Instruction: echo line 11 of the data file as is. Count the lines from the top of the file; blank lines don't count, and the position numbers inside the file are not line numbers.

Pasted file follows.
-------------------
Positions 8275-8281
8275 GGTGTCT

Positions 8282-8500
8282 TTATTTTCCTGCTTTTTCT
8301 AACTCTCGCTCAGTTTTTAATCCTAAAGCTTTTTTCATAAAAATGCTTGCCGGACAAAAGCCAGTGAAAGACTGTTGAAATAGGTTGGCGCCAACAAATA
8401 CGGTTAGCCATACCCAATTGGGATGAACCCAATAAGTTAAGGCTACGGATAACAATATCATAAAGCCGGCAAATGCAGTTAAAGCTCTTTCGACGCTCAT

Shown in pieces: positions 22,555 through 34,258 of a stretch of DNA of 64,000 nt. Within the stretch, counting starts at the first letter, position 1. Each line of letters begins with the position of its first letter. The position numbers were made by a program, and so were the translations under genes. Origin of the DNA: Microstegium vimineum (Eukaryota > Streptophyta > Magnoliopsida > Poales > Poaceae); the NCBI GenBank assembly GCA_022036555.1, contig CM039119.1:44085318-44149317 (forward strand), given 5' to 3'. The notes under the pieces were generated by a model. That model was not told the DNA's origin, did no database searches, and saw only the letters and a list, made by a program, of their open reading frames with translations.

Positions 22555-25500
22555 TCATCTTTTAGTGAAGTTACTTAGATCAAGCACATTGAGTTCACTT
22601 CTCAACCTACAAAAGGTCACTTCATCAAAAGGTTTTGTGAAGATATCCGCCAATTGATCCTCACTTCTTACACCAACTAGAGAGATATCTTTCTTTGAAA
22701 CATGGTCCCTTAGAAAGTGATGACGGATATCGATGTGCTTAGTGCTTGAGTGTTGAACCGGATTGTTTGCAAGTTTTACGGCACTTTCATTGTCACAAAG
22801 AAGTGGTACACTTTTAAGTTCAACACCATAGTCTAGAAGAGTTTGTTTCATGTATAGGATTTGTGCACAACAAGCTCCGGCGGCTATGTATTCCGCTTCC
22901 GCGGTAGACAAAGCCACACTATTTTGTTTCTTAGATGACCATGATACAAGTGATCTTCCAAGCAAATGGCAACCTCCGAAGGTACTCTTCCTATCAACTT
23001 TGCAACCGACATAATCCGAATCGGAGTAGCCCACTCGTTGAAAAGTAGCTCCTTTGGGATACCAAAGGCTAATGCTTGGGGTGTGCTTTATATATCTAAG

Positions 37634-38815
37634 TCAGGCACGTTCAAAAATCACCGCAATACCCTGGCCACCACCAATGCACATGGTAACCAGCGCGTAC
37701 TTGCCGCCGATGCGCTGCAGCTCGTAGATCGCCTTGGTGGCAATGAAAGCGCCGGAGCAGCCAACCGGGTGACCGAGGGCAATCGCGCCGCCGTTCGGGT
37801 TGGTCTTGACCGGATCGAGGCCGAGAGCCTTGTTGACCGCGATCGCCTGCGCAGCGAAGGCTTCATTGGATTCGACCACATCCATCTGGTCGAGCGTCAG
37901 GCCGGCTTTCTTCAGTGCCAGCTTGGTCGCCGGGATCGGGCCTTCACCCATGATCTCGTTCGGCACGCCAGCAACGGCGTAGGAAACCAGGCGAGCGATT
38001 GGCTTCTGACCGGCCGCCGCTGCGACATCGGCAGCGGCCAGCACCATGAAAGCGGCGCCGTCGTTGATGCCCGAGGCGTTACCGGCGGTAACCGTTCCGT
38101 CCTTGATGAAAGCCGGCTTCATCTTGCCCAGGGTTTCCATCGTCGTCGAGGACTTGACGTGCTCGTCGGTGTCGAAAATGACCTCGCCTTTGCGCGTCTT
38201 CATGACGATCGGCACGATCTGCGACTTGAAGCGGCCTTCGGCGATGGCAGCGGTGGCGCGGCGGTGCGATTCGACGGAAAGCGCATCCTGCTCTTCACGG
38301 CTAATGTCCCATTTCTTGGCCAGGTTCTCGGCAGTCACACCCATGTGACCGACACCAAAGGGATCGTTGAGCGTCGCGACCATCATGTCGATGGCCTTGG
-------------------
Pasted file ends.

22701 CATGGTCCCTTAGAAAGTGATGACGGATATCGATGTGCTTAGTGCTTGAGTGTTGAACCGGATTGTTTGCAAGTTTTACGGCACTTTCATTGTCACAAAG